It was great to see many legends at the event too, like Martin Duberman, author of the brilliant biography of Lincoln Kirstein, The Worlds of Lincoln Kirstein, was honored with the Pioneer Award at the gala event, and the brilliant Alison Bechdel, of Dykes To Watch Out For and author of Lesbian Memoir/Biography Lammy winner, Fun Home, to name just a few. Bechdel got to present a Pioneer Award to Marijane Meaker, author lesbian pulp novels in the fifties, to groundbreaking young adult books like Dinky Hocker Shoots Smack! to her amazing memoir Highsmith, A Romance of the 1950’s, which is about her relationship with Patricia Highsmith. She just turned 80.
The winner in the Spirituality category was Michael McColly's The After Death Room (Soft Skull Press) which is reviewed in the Summer 2007 issue of White Crane. We will have an interview with the author in an upcoming issue.
The After-Death Room is McColly's chronicle of the events that took him from the day in a Chicago clinic when he heard the news that so affected his life, to the many steps he took to reconcile himself to the diagnosis, to becoming a world traveled AIDS activist and journalist.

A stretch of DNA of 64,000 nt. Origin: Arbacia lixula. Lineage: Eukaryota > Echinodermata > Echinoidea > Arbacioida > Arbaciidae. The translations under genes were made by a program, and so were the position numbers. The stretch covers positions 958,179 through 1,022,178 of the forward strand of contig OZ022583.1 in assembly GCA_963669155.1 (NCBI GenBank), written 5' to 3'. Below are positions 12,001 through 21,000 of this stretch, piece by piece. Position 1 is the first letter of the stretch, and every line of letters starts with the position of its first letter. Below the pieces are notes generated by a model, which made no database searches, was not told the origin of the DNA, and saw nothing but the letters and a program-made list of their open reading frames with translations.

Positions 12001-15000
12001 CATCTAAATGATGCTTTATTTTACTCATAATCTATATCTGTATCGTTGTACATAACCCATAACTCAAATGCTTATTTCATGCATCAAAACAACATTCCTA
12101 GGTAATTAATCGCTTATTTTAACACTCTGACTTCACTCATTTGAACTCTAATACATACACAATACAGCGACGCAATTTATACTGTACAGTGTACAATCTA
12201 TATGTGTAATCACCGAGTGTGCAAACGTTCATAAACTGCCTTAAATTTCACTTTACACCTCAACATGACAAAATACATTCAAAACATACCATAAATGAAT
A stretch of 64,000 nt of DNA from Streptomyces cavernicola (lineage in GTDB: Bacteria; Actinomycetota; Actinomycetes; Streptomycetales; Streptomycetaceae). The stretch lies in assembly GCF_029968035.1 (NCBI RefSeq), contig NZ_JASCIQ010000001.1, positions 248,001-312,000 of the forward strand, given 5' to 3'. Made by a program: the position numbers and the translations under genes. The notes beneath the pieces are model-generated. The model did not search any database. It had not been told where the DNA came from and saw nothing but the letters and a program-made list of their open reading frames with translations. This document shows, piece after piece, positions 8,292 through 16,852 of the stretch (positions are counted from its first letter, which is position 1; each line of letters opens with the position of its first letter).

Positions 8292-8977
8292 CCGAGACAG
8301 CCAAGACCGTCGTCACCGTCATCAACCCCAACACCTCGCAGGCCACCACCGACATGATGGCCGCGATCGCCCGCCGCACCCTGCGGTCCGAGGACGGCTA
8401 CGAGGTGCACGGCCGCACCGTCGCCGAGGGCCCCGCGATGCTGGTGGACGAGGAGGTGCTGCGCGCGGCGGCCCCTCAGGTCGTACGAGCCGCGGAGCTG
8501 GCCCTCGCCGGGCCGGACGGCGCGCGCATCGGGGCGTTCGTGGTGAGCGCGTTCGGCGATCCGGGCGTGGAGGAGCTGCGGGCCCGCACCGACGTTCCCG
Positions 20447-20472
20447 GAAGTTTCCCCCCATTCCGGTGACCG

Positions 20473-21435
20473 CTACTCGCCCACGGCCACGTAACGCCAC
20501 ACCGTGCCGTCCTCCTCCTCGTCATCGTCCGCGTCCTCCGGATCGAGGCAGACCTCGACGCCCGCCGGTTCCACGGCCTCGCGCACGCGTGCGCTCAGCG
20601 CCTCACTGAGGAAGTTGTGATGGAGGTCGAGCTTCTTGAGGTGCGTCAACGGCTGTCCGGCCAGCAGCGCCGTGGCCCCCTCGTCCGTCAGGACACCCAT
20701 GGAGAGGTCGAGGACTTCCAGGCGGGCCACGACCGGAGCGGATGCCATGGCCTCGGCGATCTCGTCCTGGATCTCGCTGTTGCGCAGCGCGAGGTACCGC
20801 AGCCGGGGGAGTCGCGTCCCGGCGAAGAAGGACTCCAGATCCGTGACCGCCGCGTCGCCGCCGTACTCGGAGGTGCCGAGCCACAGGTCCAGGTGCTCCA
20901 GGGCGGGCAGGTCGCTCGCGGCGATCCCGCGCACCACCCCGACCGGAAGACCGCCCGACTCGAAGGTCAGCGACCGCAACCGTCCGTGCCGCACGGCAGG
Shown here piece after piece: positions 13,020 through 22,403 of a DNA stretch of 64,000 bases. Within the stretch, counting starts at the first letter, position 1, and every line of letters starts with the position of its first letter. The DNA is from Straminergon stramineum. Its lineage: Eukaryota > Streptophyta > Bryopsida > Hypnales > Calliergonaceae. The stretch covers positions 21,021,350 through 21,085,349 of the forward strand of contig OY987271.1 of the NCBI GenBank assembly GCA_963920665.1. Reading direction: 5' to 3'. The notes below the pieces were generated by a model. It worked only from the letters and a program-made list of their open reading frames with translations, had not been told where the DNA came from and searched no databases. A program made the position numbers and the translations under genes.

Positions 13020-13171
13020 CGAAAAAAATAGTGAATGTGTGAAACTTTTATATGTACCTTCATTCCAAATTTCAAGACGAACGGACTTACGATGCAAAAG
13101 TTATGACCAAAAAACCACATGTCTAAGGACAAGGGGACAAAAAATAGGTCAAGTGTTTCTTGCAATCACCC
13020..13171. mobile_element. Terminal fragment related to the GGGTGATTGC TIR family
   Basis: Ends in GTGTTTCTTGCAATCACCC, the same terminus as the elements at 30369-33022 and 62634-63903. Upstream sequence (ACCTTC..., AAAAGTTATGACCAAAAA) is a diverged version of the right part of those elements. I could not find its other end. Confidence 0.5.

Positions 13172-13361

I count myself among the "word-loving, book-besotted" and last night I found my people.
I sat with author and White Crane Institute Advisor, Perry Brass and the Gay Glitterati, last night, at a lovely evening honoring LGBT writers, the annual Publishing Triangle's Awards presented in the Tishman Auditorium at The New School.
Eight Publishing Triangle Awards were presented to various men and women, including The Randy Shilts Award for Gay Nonfiction, which was awarded to Kenji Yoshino (at the left), for his groundbreaking and important book, Covering. Other nominees in the category were Bernard Cooper for The Bill from My Father and Rigaberto Gonzalez for the beautiful and poetic, Butterfly Boy.
Nancy Bereano (below right), a frequent Lammy winner, was honored by PT for her two decades of work as the founder and publisher of Firebrand Books, one of the most successful lesbian/feminist presses in the world. The press publishes such titles as Alison Bechdel's (another honoree last night) Dykes To Watch Out For, Audre Lorde, Dorothy Allison and Barbara Smith.
The truly remarkable renaissance man, Eric Bentley (at the left) was recognized for his lifetime (when he mentioned in passing that he was 90, the room gasped!) of writing and activism...critic, playwright, editor, translator of Brecht, chronicler of Oscar Wilde in the play, Lord Alfred's Lover...Bentley's comments, which we hope to be able to reproduce here or in the pages of White Crane, reminded everyone present that LGBT people are still the targets of religious fanatics. He spoke of the pivotal roles that "love and death" play in the arts and literature and cautioned that there was still plenty of both in store for LGBT people.
Thirty Seven Ways to be Seductive with a Man by Perry Brass